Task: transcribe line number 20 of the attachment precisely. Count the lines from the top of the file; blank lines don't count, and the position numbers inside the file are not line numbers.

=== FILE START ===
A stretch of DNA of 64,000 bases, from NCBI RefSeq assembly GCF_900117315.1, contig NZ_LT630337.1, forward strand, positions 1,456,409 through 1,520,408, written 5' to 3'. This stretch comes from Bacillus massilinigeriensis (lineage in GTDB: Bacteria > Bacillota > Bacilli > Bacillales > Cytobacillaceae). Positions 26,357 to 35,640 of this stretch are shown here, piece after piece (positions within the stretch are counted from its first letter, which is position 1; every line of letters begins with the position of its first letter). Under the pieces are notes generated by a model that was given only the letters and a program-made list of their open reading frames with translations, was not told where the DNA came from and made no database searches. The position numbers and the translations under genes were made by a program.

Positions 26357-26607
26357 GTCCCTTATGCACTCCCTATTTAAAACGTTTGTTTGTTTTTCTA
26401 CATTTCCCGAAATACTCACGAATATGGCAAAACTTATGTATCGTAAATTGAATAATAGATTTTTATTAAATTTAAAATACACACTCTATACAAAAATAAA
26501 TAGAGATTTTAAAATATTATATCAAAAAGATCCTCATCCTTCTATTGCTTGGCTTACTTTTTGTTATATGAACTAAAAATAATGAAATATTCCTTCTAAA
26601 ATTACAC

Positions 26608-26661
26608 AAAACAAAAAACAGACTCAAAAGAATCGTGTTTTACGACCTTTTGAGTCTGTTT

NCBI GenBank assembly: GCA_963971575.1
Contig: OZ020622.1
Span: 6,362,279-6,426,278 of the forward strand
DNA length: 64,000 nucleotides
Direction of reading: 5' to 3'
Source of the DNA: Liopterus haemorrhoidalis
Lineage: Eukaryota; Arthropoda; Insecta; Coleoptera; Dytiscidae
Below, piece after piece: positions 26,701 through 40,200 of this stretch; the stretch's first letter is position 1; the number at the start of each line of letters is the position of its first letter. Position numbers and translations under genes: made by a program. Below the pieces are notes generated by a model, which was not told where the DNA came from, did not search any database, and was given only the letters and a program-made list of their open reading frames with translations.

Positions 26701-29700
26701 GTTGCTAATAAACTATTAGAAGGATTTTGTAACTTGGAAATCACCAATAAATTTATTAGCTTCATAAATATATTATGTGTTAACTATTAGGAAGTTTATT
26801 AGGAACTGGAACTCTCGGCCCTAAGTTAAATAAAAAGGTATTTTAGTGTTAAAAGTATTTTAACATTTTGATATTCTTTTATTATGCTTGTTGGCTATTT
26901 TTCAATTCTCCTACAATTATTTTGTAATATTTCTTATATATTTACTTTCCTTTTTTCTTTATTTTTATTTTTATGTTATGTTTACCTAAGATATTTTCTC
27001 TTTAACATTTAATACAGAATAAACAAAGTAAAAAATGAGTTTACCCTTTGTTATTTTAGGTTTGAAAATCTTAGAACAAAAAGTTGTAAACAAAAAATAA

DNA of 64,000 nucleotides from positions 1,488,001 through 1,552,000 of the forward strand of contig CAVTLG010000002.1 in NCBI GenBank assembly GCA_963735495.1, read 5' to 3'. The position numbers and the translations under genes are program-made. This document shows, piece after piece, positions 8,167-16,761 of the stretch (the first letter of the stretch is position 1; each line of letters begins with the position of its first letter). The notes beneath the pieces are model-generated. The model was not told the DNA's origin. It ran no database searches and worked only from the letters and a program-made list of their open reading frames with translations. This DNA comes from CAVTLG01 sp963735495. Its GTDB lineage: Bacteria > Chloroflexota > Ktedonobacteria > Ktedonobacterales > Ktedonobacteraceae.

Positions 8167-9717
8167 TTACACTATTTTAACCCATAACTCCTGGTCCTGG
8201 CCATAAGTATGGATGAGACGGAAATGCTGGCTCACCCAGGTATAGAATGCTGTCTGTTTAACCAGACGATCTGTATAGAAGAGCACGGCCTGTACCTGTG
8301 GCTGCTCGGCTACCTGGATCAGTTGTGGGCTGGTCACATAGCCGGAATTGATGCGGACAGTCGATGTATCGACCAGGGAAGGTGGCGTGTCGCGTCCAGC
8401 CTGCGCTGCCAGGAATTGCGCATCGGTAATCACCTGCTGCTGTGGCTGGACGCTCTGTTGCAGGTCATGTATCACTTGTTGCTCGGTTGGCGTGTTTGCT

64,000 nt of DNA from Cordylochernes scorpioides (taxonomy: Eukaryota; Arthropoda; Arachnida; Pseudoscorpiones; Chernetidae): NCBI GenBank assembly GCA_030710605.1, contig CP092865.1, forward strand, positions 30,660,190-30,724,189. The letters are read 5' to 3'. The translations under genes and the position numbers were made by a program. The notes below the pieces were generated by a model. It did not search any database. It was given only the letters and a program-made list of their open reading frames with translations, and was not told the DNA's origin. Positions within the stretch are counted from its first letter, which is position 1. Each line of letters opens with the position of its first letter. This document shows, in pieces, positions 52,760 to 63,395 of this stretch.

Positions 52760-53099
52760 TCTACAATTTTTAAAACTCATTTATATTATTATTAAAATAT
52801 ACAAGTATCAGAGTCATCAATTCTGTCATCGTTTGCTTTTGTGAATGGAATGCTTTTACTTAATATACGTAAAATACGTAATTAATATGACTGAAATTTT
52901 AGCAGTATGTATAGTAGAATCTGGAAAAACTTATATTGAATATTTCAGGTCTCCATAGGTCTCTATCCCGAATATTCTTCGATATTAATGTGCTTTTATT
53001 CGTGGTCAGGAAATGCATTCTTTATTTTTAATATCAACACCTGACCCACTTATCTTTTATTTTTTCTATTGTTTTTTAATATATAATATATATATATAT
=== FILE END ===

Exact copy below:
26901 TTCAATTCTCCTACAATTATTTTGTAATATTTCTTATATATTTACTTTCCTTTTTTCTTTATTTTTATTTTTATGTTATGTTTACCTAAGATATTTTCTC